The partitive articles: du, de la, de l’, and des (some). For example, de l’eau (some water).”

I think it’s time for a cup of tea……..

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Just off for a bit of a walk……….17kms should do it!!!

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Today we set out to walk. Armed with a camera and 100-400mm lens, a couple of sandwiches, bottles of drink, a chocolate bar, sugar lollies and a pair of extra socks, we hit the tracks of the few thousand acres of the Wombat Forest south of Trentham in the Victorian Central Ranges. A pleasant day with no hint of a breeze when we left and a comfortable and sunny 19C.

Our path took us along the back of the cemetery which sported new signs warning of the need to be aware of the condition of the track during wet or windy weather in the first 175 metres of our walk…..had someone tried to take the Cemetery Trust to court for a slip in the mud or a clip to the head by an errant branch? We trod carefully. Past there we had the choice of paths…and choose the one to the right which took us along the edge of a local farm…this paddock inhabited by a dozen or so well covered and relaxed horned Hereford steers who took only a passing interest in us. A rising whine warned of a couple of dirt bikes coming down from the north on the other side of the paddock…and the steers, as one, took off along the fence line in pursuit of the noise makers. We walked east on Domino Road for perhaps 30 metres and turned into the bush on the south side…..the trees here were different to the ones nearer the cemetery….the ground is rockier and the trees are frequent but the trunks are thinner. imageWe discovered what seemed to be an old diggings where a small valley had been dug out by hand to a depth of about 5 feet and where the vegetation had re-established over its base, then passed behind a new house going up in the middle of a patch of forest bordering a small pine plantation, and found ourselves back on the road between Trentham and Newbury.

We walked north for a short distance and turned down the Old Blackwood Road, past the seller or local honey and old clocks and along the well formed dirt road till we found Tower Track….we followed it till we got to Pronk Track which was named after the local who maintained the road for his customers and visitors as proclaimed by a sign nailed to a tree on the corner – a long time ago as suggested by the height of the sign on the tree well above our head height…..we poked up and down the occasional driveway disguised as a track and noted the number of properties secreted away in the forest…..continued along the road (still marked as a public road at that stage) and through a patch of remnant moist forest in the side of Blue Mountain….moss covering all of the tree stumps from way back and the trees that lay along the ground, the ferns that had taken over from the bracken of the drier parts, past straight trunked Manna Gums growing up from the hillside below us to way above us with Scrub Wrens flitting imagealongside through the lower storey plants. I paused and stood for a few minutes listening to the different bird calls in that more dense and cool forest. The track wound past a house surrounded by rhododendrons in full flower and 3 horses…and on over the rise, looking less and less like a public road the further we went.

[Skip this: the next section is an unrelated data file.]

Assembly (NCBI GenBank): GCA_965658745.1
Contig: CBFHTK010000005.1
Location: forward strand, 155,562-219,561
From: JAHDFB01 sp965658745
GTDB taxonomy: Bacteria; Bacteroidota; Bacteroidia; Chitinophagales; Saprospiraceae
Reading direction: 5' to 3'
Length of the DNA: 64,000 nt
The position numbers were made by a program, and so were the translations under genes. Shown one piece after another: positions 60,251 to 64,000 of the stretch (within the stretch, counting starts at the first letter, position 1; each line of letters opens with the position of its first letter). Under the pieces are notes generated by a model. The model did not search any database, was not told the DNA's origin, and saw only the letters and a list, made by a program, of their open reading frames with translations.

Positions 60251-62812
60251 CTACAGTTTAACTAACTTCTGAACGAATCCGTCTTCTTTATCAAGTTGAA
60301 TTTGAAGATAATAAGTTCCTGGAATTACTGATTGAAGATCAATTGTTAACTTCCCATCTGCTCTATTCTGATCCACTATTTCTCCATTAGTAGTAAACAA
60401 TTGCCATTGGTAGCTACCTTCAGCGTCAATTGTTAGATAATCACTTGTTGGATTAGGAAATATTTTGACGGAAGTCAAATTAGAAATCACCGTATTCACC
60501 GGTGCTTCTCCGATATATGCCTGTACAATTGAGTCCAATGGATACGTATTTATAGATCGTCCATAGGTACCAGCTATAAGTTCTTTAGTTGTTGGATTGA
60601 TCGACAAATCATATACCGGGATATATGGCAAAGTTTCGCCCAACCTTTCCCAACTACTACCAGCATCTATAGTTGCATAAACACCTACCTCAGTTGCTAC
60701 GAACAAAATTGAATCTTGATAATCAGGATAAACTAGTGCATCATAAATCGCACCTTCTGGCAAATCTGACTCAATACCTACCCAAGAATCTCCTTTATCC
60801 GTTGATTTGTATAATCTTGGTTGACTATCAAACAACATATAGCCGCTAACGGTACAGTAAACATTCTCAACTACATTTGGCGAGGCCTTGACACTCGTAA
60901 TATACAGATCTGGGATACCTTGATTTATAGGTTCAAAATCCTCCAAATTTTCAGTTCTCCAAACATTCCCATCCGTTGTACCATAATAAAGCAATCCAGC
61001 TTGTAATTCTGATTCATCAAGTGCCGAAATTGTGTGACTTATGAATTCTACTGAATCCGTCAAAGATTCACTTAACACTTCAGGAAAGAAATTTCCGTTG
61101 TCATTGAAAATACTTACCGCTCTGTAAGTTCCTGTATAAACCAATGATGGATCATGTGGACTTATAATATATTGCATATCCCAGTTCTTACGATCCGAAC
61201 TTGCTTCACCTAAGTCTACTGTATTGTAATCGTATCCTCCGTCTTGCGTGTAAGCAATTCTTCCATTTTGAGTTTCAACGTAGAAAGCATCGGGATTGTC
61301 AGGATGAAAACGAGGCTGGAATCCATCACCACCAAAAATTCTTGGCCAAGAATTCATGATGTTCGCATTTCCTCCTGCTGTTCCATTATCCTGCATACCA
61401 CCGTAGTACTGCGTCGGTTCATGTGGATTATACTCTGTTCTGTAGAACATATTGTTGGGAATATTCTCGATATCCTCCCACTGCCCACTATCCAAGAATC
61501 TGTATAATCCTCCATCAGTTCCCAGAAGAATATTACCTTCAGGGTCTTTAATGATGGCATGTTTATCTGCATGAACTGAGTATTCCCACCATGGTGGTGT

As we climbed upward again around the side of Blue Mountain the track seemed newer and there were marks made by the tracks of a Caterpillar and newer foliage lying along the sides…not a good sign for our continued exploration…….and then we came to a gate…and the end of the track. So we found a fallen tree and had lunch…..sandwiches of salami, cheese and green tomato pickle on good Trentham bread, a couple of mouthfuls of coke. I took my shoes and socks off and sat dangling my bare feet like a kid, watching the birds around us and listening to the sounds of the forest…and the occasional chainsaw off in the distance.

Some time later with a new pair of socks on my feet, we set off for home…pausing on the way to chat to the horses at the house on the bend……the greeter of the 3 of them was a tall bay who marched down the paddock, straight up to me and put his head over mine to talk to Clye and get a good cheek scratch at the same time….the pale buckskin and the old palomino joined in the conversation and accepted a bit of sugar lolly for their politeness. We retraced our steps, and halfway up the Old Blackwood Road we heard the first car of the day come up behind us and slow to a stop….after introductions…..walkers are a little unusual out that way, the driver, Ron Thorpe from Trentham had been out visiting a friend and was on his way back to town..he offered us a lift but we were happy walking. We spent the next 20 or so minutes chatting to him about local people and doings and such and promised to drop in on him next time we were down his road in town, and with a cheerful wave he continued on into town.

We did the last 3km along the main road back to Trentham, surprising drivers who are more accustomed to seeing kangaroos on the side of the road rather than a couple of walkers, wandered through the front door 17kms and 4 hours after we left, and plonked down on the couch…..I’m allowed to have my feet on the coffee table after that!!